Griffin Dyeworks & Fiber Arts, Bringing the natural world to your crafts
The little girl's sewing book
Kandahar's Combat Knitters use yarn and needles as weapons of self-preservation In the highlands of Peru, sheep are shorn. Their fleece is milled, spun into yarn and exported to a Seattle distributor, which ships the yarn across the continent to a knitting shop on North Fayette Street in Alexandria, where it is purchased in 220-yard skeins by a Navy captain's wife and her fellow knitters of Northern Virginia, who box the skeins into care packages and mail them 10 time zones away to a NATO hospital in Kandahar, Afghanistan. Attn: Combat Knitters. The Combat Knitters tote their yarn and needles in nondescript pouches, sneaking a few stitches here and there, under their desks, between shifts, after saving or losing a patient, waiting for a rocket attack to end, watching F-16s taking off from the airfield. Wrists piston and needles click as the knitters watch a Friday-night movie projected on a barracks wall under the black sky of southern Afghanistan.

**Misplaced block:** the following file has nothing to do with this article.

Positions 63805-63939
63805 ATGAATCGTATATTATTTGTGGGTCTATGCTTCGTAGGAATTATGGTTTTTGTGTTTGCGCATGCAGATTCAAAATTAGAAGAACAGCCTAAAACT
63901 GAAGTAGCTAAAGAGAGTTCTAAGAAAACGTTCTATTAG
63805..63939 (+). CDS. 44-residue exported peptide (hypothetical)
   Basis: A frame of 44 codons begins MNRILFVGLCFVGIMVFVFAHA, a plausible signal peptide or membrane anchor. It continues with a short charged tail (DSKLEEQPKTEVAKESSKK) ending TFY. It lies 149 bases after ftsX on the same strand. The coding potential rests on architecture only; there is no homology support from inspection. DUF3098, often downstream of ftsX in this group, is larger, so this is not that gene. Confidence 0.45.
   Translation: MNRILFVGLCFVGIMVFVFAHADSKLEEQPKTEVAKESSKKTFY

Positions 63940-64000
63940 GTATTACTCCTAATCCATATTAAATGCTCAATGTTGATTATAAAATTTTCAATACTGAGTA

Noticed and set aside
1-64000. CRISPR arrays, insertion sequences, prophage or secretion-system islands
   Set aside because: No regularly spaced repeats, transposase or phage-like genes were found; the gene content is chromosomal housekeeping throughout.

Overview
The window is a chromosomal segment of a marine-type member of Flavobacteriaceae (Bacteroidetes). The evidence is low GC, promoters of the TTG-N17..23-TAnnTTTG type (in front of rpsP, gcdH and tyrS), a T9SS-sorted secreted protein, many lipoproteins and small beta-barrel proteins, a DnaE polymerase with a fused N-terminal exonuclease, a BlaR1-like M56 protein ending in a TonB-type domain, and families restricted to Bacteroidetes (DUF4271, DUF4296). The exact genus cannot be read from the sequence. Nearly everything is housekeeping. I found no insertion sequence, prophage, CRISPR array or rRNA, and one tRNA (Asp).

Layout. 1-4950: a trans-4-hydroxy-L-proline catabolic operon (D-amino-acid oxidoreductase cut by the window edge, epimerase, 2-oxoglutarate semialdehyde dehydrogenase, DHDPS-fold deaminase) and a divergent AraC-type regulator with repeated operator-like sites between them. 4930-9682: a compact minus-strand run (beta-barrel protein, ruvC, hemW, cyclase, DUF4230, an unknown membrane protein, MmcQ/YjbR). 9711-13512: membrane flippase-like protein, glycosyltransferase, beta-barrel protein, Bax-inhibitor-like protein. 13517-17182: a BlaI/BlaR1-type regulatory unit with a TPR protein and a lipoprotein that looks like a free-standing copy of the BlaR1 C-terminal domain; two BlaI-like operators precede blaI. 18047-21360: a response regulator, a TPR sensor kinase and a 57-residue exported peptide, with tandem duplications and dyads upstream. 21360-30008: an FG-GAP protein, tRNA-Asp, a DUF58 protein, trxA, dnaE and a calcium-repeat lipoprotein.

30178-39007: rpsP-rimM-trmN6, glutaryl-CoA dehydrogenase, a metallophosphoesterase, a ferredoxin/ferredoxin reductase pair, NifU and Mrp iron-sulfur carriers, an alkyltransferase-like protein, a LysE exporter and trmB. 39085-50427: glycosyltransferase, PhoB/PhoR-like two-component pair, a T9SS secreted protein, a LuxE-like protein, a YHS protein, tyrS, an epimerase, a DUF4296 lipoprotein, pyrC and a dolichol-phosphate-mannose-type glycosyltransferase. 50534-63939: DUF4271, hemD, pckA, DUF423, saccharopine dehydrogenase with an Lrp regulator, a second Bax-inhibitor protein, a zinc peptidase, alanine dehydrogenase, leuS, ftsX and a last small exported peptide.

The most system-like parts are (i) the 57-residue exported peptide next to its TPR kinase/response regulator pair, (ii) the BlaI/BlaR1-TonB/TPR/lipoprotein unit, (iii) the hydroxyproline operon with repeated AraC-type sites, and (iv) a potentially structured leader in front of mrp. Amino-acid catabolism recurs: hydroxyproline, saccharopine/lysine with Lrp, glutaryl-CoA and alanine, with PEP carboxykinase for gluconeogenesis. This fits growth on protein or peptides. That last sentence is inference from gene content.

Make a Kumihimo Disk and Bracelet Part 1 My daughter and I have been on a bracelet making kick lately. I've found this fabulous method of making bracelets based on a Japanese braiding technique called Kumihimo. My technique uses a homemade Kumihimo disk and embroidery floss. Part 1 of this tutorial focuses on making the disk. Required Supplies:1.
Phrensied Nation's Photostream
My first attempt at soap making was ridiculous. It was my 31st birthday and I was sporting safety googles and rubber gloves. One judging from my getup may have assumed that I knew what I was doing, but that was certainly not the case. At the time, I was beyond nervous about using lye to make soap, so nervous, in fact, that I bought the wrong kind – a diluted, liquid variety – and hurried home to mix up a batch of soap that would never amount to anything more than smelly glop. It was a real disappointment – that first batch of soap. CraftSanity
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